It was in 2013 that Chinese President Xi Jinping first used the phrase "to hunt tigers and swat flies" to show his determination to take down corrupt officials of both low and high rank. But it was this year that the campaign really stepped up. When the official investigation into former security czar Zhou Yongkang, one of the country's most powerful men, was finally announced in late July, authorities also lifted a ban on using his name on social media. For months, "netizens" had been referring to Zhou by code names such as "Big Tiger," "Master Kang" -- a noodle brand that contains a character in Zhou's name -- or simply "you understand who I mean." Getty Images
The detention in July of one of China's most famous news anchors just minutes before he was about to go on air sent shock waves through Chinese social media. Rui Chenggang hosted CCTV's flagship "Economic News" show, which regularly drew more than 10 million viewers. One of China's most controversial TV personalities, he once led a successful campaign to get a Starbucks outlet kicked out of the Forbidden City. And in 2010, when U.S. President Obama said he would give the final question at a press conference in Seoul to South Korean media, Rui declared: "I'm actually Chinese, but I think I get to represent the entire Asia." Rui's arrest occurred a month after his boss was detained for allegedly accepting bribes. He has not yet appeared in court. ERIC PIERMONT/AFP/Getty Images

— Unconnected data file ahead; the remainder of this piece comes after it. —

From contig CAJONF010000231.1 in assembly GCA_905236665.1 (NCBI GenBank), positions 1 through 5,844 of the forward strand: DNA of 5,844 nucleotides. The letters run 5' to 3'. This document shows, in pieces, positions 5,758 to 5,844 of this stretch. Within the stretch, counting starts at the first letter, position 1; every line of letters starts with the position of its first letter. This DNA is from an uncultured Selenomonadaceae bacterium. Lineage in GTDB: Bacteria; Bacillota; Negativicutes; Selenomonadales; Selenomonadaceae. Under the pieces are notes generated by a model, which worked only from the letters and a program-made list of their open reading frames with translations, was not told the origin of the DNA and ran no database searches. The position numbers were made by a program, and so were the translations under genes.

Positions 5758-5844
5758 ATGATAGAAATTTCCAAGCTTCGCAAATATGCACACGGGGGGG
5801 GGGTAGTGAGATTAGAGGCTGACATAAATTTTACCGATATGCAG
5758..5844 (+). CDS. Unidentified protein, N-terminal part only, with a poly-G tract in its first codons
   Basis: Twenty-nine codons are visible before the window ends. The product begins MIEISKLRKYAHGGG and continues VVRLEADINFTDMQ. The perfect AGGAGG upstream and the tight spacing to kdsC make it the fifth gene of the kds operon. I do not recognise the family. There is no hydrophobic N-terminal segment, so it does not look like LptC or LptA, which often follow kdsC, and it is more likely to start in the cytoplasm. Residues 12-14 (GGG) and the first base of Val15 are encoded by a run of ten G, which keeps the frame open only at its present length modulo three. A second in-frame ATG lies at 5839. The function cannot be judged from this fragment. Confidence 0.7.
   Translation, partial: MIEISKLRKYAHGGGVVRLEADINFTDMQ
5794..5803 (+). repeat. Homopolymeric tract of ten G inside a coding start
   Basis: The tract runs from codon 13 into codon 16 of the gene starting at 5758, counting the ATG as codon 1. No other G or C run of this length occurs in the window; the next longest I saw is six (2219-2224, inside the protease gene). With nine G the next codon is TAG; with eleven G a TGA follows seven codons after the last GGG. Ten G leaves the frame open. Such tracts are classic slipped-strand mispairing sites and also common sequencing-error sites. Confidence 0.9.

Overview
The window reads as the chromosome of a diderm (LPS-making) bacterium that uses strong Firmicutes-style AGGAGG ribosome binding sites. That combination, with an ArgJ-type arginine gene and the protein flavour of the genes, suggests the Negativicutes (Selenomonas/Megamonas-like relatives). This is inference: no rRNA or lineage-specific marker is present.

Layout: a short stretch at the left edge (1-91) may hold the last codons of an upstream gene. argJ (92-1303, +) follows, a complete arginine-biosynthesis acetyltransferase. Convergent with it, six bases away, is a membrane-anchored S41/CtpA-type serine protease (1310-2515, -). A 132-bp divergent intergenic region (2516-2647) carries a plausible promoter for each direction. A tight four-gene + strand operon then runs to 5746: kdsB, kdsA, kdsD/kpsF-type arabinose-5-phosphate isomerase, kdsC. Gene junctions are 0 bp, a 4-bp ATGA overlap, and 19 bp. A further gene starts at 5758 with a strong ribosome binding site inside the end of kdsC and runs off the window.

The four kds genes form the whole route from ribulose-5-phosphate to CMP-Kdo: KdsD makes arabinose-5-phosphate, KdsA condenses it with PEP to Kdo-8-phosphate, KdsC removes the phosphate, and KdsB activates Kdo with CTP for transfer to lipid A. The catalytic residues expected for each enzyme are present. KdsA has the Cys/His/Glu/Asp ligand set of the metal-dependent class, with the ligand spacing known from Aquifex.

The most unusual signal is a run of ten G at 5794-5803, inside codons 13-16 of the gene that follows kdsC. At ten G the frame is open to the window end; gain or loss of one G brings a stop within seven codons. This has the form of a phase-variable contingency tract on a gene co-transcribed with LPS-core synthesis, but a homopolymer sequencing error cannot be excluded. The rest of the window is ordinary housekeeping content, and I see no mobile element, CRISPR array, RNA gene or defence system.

Actor Jaycee Chan, left, son of screen legend Jackie Chan, and 23-year Taiwanese actor Kai Ko, right, were among at least eight Chinese celebrities who were caught in drug raids in 2014. The pair tested positive for marijuana. While Ko was released after 14 days in detention, Chan remains in police custody and in late December was charged with "sheltering others to take drugs."
Singer Li Daimo was sentenced to nine months in jail for hosting a crystal meth party at his home, according to the China Daily, while screenwriter and novelist Chen Wanning, known as Ning Caishen, was detained for possessing and using methamphetamine. Not content with using the full force of China's legal system, authorities also said entertainers who broke the law would have their work banned from the airwaves.
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A musical ode to President Xi Jinping and First Lady Peng Liyuan received more than 2 million hits in the five days when it appeared online in November. The three-minute video features more than 30 photos and cartoons of Xi and his wife and was created by a group of musicians in Zhengzhou. The songwriter calls the pair "Big Daddy Xi" and "Mama Peng" and said he was inspired by the "obvious" chemistry between them. "Men should learn from Xi Dada / women should learn from Peng Mama / to love like them / the warmth of love could warm millions of families," goes one refrain. ALEXANDER NEMENOV/AFP/Getty Images)